Thursday, July 5, 2007

Living on the Line

streetcar "A public passenger car operated on rails along a regular route, usually through the streets of a city. Also called "trolley", "trolley car." The American Heritage Dictionary of the English Language.

There is a clanging in my head,
the house shakes; it's the years before
Pearl Harbor Sunday.
We live on the Como-Harriet streetcar line.
Every fifteen minutes electric trolleys pass,
one in each direction,
faithful, wooden, yellow as bananas,
iron wheels on iron tracks.
Their racketing owns the center lane
of those wooden brick streets.

Our house, solid, colonial, is my mother contends,
the only real mistake my father ever made.
He cites convenience;
his defenses tightening through the years.
"The rattletraps will be replaced,"
he promises on his morning exits to the University,
leaving my mother with doubts
strong like her breakfast coffee.

At the corner
step out into traffic, cars stop,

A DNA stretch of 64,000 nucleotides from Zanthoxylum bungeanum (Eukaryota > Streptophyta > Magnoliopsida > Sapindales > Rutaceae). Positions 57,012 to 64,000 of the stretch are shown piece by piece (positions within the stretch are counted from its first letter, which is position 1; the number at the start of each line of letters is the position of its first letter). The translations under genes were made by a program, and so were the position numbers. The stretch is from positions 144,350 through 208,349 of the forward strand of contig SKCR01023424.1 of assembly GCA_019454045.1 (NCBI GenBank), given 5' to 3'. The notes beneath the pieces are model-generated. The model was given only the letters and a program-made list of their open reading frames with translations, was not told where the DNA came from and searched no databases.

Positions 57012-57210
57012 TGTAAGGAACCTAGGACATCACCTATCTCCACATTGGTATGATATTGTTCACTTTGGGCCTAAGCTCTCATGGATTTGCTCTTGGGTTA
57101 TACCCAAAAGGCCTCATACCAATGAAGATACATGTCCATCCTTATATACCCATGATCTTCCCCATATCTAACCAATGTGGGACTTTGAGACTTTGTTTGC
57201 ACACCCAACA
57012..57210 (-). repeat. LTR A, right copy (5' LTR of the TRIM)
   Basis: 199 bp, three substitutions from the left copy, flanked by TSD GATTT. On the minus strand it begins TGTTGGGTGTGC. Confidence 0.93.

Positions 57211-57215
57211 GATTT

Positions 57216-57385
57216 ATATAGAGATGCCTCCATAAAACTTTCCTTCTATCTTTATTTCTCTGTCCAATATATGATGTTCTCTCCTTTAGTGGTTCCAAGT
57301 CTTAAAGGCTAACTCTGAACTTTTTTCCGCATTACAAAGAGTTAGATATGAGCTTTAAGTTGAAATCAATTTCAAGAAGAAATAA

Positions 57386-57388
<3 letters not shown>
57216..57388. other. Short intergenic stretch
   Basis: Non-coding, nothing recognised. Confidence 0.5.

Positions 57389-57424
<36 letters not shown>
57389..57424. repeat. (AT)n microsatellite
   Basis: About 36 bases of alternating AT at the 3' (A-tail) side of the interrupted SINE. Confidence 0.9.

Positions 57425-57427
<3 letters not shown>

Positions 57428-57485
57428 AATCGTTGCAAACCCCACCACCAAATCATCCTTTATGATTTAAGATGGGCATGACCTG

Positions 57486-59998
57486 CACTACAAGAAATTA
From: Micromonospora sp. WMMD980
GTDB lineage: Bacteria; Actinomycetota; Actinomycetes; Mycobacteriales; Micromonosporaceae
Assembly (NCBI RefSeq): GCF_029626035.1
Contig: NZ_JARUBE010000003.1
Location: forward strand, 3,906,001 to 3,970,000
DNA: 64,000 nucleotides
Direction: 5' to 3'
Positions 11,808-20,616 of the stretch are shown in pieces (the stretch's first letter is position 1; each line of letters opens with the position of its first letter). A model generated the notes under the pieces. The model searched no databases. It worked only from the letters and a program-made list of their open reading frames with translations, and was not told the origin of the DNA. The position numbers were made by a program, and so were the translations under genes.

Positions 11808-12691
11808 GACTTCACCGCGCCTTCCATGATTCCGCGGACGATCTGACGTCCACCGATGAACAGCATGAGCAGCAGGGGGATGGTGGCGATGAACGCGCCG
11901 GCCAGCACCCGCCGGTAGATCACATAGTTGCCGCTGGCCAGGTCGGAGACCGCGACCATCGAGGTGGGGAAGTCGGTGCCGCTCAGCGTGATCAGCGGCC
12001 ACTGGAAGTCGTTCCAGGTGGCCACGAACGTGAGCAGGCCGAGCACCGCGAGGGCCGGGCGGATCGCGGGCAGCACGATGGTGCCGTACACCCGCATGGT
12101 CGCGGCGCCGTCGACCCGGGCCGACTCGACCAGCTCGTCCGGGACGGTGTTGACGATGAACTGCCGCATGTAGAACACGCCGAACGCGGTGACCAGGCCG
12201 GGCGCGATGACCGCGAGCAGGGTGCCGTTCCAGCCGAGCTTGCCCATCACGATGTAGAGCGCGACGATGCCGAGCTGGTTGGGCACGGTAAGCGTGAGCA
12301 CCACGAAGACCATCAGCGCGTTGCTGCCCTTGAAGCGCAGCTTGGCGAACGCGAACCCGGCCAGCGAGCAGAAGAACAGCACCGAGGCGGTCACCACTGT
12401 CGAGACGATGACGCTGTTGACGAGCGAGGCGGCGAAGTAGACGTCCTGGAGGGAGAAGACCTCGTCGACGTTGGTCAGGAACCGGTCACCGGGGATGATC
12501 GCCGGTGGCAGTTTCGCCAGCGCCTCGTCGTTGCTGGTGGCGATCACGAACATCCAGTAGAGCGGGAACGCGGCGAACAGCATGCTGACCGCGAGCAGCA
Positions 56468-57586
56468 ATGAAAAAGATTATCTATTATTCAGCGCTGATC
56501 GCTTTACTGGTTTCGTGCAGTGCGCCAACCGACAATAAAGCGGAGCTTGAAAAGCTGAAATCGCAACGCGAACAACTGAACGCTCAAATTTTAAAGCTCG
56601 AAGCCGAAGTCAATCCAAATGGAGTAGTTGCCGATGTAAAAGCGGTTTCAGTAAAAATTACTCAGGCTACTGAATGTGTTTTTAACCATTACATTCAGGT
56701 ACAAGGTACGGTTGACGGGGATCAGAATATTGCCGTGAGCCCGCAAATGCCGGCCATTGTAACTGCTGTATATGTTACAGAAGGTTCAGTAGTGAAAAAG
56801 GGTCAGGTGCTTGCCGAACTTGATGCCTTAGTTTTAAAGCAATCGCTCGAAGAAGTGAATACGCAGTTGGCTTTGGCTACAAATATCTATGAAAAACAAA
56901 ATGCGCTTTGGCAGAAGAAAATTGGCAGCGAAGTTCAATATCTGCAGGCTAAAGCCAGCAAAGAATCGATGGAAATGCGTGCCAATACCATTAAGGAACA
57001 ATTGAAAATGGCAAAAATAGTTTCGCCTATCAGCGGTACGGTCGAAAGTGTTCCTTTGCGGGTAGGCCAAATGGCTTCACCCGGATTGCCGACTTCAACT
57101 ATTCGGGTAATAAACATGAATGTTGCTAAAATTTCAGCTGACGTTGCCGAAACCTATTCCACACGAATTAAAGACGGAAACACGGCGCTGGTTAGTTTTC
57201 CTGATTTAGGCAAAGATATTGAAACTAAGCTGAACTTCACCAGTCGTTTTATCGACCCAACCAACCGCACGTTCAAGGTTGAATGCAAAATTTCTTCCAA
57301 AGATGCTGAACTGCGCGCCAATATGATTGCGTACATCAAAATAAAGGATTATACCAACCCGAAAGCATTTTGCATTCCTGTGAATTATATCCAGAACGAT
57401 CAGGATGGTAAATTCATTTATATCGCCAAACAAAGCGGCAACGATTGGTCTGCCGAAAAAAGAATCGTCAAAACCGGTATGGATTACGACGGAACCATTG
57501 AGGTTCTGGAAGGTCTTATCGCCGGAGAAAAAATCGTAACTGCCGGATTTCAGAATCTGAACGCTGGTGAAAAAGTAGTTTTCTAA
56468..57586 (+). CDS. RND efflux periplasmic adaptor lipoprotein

the hinged doors fold open,
three metal steps up,
token drops into a glass, brass box,
the conductor cranks -
clip, clip, ring, ring.
Up front, the motorman pushes his iron handle forward.

Chubby, bored, doubtful childhood ever ends,
I ride, sitting high, alone.
Jungle afternoons in August, windows open,
through wooded grounds of Como Park,
transfer downtown to fields of corn, wheat, cows,
stretching rural to White Bear
or transfer at Eustis,
through downtown Minneapolis,
the Gateway and then the lakes.
My thighs ironed into rattan waffles,
face and arms speckled with soot,
brain rocked to somnolence.

Summer nights,
homes open to catch coolness,
bright window squares fly by,
tilt, rattle and screech
around the corner on Como and Knapp
freakish and friendly.
State Fair week they line up tight
cow catcher to rear, miles in each direction.

Winters our "39 Chevy" would rocket
the icy streets between snowbank and trolley,
seemed barely two feet on either side,
my breath held tight, father's jaw rigid.
He was right, of course. Two wars later
they roll up the wires, inter the tracks in asphalt.
For some of us, ghostly cars still spirit
through old neighborhoods.

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